Thursday, August 26, 2010

End of the Line: Frequency of Souls

The Frequency of Souls by Mary Kay Zuravleff (F ZUR Main)

Reviewed by Nancy

There are so many reasons to read a book:
--someone suggests it to you and simply will not leave you alone until you read it;
--you're in school, it's an assignment and you have no choice;
--it covers a subject that you are interested in;
--it's by an author you have enjoyed in the past;
--the cover looks cool and so you can't resist it (this happens to me; I am sometimes a real sucker for slick packaging - books or food.)

Then there’s the crazy notion reason. I sometimes get these ideas in my head, and this one began to overtake me recently. What is the last book in fiction? In the alphabetical A to Z arrangement in our library, what is the last Z?

I traveled to the end of the alphabet where I discovered The Frequency of Souls by Mary Kay Zuravleff. The plot centers on George Mahoney, an engineer who has spent his professional life designing and redesigning refrigerators. George is bored with his job and complacent about his life. This sets him up perfectly for a mid-life crisis which begins when his new office mate, Niagra Spence, moves into his cubicle.

I love a good story, and this IS a good story, but there's an additional factor here. Mary Kay Zuravleff is an editor of books and exhibition texts for the Smithsonian Institution and she really knows how to turn a phrase. Her book is full of gems and nuggets.  In offering this review, I don't want to give too much away and spoil the plot for you, so I thought I might just offer you a sampling of some of the wonderful phrases:

So, here we go. Nuggets:

". . . the one story he enjoyed telling, which George remembered like an earache."

".  . .extracted a filament of hair from the temple of her glasses, where broken strands often hung like fishing line"

"George was lulled by her quiet percussiveness, the tapping and flapping of her flyswatter hands accompanied by the jingling of her earrings."

". . . his mother's eyes, baggy and sad as her ironing pile. . ."

". . . shoe-polish eyeliner he so adored. . ."

Maybe it's because I've read the book already, but even just the snippets without the benefit of the plot make me want to laugh out loud, especially that thing about the fishing line.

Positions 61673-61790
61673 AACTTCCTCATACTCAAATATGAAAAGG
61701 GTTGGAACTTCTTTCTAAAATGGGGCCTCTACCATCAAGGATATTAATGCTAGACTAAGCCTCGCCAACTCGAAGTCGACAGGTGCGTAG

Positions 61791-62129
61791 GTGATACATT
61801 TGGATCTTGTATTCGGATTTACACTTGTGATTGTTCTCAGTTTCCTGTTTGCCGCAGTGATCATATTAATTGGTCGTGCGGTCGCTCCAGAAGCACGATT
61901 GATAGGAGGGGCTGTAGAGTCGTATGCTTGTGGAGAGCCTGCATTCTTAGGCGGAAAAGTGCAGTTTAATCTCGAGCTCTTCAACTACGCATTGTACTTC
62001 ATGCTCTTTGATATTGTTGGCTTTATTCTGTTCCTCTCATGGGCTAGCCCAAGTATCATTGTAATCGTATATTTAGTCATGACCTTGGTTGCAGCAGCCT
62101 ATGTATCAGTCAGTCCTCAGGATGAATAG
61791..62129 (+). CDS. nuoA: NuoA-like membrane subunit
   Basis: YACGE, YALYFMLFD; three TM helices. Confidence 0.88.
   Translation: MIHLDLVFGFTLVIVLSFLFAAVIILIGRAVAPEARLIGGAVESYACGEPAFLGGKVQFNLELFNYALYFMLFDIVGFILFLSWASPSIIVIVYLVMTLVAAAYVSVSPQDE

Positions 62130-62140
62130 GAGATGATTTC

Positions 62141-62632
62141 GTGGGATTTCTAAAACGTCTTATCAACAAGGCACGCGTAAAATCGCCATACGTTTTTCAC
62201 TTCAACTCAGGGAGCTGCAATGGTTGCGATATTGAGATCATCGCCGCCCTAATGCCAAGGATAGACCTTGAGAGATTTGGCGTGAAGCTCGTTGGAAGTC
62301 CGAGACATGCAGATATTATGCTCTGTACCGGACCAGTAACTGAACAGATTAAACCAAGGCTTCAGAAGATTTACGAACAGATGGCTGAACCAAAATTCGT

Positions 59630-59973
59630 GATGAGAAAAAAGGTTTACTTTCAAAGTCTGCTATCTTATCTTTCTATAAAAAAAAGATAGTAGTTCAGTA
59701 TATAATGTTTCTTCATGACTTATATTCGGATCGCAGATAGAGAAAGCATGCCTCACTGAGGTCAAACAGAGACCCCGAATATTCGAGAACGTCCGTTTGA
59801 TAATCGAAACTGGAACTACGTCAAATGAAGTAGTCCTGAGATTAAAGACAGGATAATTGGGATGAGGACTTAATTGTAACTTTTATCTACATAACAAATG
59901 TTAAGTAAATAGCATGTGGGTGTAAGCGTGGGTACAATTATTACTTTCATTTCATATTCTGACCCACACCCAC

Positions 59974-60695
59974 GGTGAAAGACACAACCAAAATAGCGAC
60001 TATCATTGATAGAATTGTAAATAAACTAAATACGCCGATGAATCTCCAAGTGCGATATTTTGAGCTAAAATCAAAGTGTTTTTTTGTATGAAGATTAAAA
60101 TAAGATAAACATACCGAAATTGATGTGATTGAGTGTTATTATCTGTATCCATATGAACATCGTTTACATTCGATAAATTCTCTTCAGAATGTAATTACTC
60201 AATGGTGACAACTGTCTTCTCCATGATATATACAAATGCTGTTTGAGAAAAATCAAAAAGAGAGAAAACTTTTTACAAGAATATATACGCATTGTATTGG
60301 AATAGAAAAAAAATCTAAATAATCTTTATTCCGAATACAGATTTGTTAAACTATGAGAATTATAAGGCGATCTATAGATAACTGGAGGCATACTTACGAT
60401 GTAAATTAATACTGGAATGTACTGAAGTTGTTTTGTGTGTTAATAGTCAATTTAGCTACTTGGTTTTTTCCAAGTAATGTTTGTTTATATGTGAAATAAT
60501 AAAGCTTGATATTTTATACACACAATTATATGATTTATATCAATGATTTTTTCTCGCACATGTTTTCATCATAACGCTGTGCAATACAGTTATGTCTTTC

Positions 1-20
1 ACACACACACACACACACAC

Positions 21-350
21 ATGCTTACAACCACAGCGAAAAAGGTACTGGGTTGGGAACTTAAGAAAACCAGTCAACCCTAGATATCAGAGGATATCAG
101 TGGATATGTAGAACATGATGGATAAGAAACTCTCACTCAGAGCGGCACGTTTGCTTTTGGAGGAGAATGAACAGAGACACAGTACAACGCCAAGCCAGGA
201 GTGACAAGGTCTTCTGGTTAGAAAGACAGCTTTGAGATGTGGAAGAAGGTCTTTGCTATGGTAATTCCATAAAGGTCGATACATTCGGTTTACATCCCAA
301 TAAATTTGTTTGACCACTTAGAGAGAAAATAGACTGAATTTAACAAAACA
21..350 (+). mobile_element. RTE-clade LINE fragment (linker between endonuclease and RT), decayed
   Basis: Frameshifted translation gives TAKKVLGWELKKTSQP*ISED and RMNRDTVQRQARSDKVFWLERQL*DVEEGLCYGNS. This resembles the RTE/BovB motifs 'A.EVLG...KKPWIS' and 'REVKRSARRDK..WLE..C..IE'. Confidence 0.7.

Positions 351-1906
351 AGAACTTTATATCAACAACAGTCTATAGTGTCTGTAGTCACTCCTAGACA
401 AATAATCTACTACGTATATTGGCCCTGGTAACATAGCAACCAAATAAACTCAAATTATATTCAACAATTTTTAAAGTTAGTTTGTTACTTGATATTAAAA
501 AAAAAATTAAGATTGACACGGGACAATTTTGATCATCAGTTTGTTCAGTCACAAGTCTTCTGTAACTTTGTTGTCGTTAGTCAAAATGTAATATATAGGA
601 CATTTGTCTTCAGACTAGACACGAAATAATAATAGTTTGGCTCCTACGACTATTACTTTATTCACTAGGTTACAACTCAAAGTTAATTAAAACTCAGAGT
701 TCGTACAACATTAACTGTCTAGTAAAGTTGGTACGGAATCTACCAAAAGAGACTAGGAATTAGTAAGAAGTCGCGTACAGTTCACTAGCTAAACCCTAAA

If you're in the mood for a good story with some great laughs try "The Frequency of Souls." It will give you a lift.

I'm also hoping that this review gets posted fast, just in case someone whose name starts "Zz" writes a book and unseats Frequency of Souls. I'd like it to retain its distinction as the last book for awhile.

Monday, August 23, 2010

Cats in Space: Catalyst, a Tale of the Barque Cats

Catalyst: A Tale of the Barque Cats by Anne McCaffrey and Elizabeth Ann Scarborough

Reviewed by Jeanne

I’m a long time Anne McCaffrey reader, though I admit it’s been awhile since I read one of hers.  As with most fans, the Pern series was my favorite, but I also enjoyed the Crystal Singer books. I was lucky enough to hear her speak at a convention in Atlanta many years ago and found her to be as delightful as her books. I hadn’t read any of the novels by Ms. Scarborough, but I knew she was a respected fantasy author in her own right, a Nebula winner for The Healer's War (F SCA Main). I wasn’t sure who the “Barque Cats” were, but since I’m intrigued by cats in general I thought I’d give it a try.

In the future, when space travel is a given and humans have spread to other worlds, it’s a lucky ship that has a Barque cat. Not only do these cats hunt down vermin that can damage cargo and equipment, but they also warn the crew of air leaks and other dangers. These specially bred cats bring high prices among spacers, and usually have a crewperson assigned to them to insure their health. Such a pair are Chessie (the cat) and Janina (Cat Person, though Chessie calls her Kibble). Chessie’s bloodlines go back to the original Barque Cat, Tuxedo Thomas, so her kittens are especially valuable. On a visit to the vet’s, pregnant Chessie is catnapped. While Janina is frantic to find her, she’d be even more frantic if she knew that Chessie’s kittens were going to be even more extraordinary than their mother: they’re able to form psychic bonds with humans.